When Norman divides natural things describable by language from “spiritual” things whose character language can limn but imperfectly, he implies that reality is not one. To follow this path is to cashier monism for dualism, naturalism for . . . well, for something that is not naturalism. If not exactly supernaturalism, Norman’s view encapsulates a corrosive supra-naturalism that, taken seriously, would undercut the naturalist enterprise.
However inadvertently, by this argument Norman himself confirms the potential of spiritual language to wreak “real damage” from the naturalistic point of view.
Whether it be “team spirit,” aesthetic rapture over a breathtaking sunset, or romantic love, I simply do not agree that so-called spiritual phenomena carry “depths of experience that are . . . inexpressible” or that “currently defy words” in any general way. Wonder and mystery are valuable goads to inquiry, but we gain nothing by apotheosizing them. Norman’s romantic view encodes assumptions profoundly at odds with naturalism, which most would rightly consider inseparable from an atheistic or humanistic worldview.
3. Spirit-Talk Is Easily Avoided
If the resort to spirit-language is harmful, it is also unnecessary. Norman says it does a job “that no other words in the English language are quite right for.” But spirit-talk is far from indispensable. In fact, it’s surprisingly easy to avoid—or replace.
Writing eighteen years ago, thesaurus in hand (“We Need Some Exorcise!,” Secular Humanist Bulletin, Fall 1994), I generated ninety-five synonyms to reach for in place of spirit, spiritual, and cognate terms. Avoiding spirit-language is easy enough that you can do it with a word list, I asserted; moreover, the modest effort required to jettison spiritual metaphors often enhances the vigor and clarity of our language. “95 Ways Not to Say Spirit” was reprinted eight years later in Free Inquiry (“When Words Won’t Die,” FI, Summer 2002). I still hear from people who keep a copy by their keyboard as an aid to composition. (It’s reprinted once more below).
95 Ways Not to Say Spirit
“Spirit” in the sense of life
“Spirit” in the sense of mood
- frame of mind
“Spirit” in the sense of vigor
“Spirit” in the sense of courage
“Spirit” in the sense of nature
- drift (as in, “You get my drift”)
“Spirit” in the sense of intent
“Sprit” in the sense of the sublime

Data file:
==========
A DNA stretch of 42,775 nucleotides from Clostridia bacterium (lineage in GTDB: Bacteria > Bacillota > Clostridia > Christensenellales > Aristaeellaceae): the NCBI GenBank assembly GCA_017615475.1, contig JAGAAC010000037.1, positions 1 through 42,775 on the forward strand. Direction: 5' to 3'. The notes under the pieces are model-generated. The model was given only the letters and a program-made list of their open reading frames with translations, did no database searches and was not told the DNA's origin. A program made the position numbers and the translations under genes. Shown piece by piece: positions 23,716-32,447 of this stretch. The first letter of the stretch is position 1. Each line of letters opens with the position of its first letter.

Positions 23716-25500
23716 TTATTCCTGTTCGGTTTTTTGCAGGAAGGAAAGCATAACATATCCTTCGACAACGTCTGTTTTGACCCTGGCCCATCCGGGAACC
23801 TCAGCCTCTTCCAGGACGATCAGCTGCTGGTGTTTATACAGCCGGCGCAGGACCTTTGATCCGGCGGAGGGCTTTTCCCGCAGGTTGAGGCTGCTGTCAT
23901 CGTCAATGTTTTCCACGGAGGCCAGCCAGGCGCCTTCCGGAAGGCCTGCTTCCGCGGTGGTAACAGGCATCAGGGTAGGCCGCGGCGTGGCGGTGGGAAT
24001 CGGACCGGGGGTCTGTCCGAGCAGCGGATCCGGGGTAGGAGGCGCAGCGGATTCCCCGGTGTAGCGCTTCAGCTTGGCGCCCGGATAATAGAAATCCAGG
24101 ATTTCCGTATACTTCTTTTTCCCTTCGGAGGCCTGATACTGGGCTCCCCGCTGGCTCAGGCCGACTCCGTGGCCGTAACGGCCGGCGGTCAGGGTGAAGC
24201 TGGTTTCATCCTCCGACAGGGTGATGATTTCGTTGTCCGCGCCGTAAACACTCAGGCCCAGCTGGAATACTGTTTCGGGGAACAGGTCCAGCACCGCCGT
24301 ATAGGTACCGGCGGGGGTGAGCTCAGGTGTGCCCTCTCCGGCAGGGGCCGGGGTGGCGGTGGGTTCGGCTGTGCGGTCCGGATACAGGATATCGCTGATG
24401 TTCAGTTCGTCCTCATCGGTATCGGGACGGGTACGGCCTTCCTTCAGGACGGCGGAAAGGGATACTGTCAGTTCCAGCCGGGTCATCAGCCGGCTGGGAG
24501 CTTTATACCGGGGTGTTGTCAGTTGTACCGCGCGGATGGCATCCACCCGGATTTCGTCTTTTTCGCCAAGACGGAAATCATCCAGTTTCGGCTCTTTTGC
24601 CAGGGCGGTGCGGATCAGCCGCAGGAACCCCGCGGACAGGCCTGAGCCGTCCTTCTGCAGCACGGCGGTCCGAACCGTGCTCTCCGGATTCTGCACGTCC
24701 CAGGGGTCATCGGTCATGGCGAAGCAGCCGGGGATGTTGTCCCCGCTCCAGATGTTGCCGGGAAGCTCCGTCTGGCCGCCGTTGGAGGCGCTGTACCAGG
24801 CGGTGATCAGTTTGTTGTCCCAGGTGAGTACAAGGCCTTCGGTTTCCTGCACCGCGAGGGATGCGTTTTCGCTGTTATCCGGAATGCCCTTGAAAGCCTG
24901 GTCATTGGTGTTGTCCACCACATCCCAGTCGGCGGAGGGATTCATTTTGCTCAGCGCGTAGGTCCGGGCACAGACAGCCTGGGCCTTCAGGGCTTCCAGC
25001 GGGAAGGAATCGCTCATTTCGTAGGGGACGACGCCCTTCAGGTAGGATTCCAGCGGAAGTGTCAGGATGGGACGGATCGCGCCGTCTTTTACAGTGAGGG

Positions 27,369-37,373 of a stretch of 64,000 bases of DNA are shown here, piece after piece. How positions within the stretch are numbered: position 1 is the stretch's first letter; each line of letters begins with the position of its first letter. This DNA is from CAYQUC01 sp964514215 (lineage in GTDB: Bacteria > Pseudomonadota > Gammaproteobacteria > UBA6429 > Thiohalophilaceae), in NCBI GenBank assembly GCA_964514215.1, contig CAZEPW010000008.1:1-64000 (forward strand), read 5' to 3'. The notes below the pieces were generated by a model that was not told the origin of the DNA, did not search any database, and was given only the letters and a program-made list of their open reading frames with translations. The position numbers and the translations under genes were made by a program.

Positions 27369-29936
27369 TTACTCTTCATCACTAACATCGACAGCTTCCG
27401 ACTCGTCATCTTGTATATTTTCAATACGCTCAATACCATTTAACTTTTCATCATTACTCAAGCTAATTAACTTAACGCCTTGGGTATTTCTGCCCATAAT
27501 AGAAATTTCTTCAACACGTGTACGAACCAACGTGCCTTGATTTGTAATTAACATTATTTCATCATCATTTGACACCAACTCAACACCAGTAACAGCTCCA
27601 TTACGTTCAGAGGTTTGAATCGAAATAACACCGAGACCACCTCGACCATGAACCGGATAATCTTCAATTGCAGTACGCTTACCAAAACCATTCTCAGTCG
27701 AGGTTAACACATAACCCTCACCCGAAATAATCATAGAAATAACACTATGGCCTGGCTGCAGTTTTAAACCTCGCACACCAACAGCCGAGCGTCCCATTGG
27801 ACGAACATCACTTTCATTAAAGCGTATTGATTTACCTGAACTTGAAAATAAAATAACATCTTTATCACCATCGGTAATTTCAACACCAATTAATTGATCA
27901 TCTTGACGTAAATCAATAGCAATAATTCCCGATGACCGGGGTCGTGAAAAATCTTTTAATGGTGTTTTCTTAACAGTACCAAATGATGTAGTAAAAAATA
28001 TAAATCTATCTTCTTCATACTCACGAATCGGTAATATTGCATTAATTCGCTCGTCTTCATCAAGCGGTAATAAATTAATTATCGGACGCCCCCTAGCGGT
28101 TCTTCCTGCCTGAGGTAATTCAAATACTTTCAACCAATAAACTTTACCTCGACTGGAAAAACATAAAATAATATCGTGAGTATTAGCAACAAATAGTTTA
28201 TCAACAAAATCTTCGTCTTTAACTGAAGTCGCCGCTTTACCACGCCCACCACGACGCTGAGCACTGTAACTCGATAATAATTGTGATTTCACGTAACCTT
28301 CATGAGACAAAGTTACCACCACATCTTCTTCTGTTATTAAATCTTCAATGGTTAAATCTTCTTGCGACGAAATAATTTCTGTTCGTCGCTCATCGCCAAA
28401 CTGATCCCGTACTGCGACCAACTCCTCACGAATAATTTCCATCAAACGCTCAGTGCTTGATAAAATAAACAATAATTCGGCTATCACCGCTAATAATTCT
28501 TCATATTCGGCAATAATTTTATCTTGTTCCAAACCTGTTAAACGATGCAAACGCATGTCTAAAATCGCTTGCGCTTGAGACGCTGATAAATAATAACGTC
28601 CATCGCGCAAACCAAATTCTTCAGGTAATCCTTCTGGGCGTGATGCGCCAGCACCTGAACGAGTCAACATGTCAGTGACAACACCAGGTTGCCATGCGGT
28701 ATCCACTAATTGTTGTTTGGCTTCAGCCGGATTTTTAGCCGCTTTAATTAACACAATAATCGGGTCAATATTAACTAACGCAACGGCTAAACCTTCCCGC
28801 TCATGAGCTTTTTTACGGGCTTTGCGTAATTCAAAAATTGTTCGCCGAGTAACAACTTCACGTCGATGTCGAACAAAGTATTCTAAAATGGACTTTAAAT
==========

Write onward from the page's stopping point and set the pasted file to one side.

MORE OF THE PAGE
Language-puzzles that Norman views as signposts to the ineffable yield rapidly to the “95 Ways.” Want to know whether Mom is “in good spirits”? Ask if she is filled with enthusiasm, vivacity, fortitude, or grit. Marcus Aurelius celebrated the “untroubled spirit”; naturalists might better keep an untroubled mind or outlook. “Spirited people” are less equivocally described as ardent, energetic, or resolute. Moreover, these three words have subtly different meanings; rejecting spiritual metaphor empowers us to choose exactly the one that captures the connotation we intend.
To his credit, Norman provided examples of more nuanced spirit-talk that my list doesn’t fully address. Someday I must expand it to “125 Ways.” That should suffice to ensure that it will offer explicit alternatives to a word like inspiration or a concept like the spirit of the law.
Norman objects that when we criticize users of spirit-talk, we risk alienating potential allies. That’s a valid concern, but I think it is outweighed by the far-greater benefits we can seize when we model speaking, writing, and living wholly without “the spirit.” Apologists for religion insist humans can’t “make it through the night” without transcendence or the spiritual. There’s no more powerful counterargument than our demonstration-by-example that we lead loving, satisfying lives free from any hint of spirit or mysticism. Naturalists may be all over the Internet, but most Americans still think they’ve never met one. We still need plenty more people living “dis-spiritedly,” and doing it with such clarity that anyone can see that’s what they’re doing.
Andy, step away from your metaphors. Row back to my cooler, less presumptuous shore! What struck you as “dis-spiriting” was simply the determination to engage with reality as it is, not as we might wish it to be.
As I wrote in 2002, “Let us call courage courage, call vigor vigor, and call the sublime sublime. But let us dig a grave for spirit . . . bury it, and make an end.”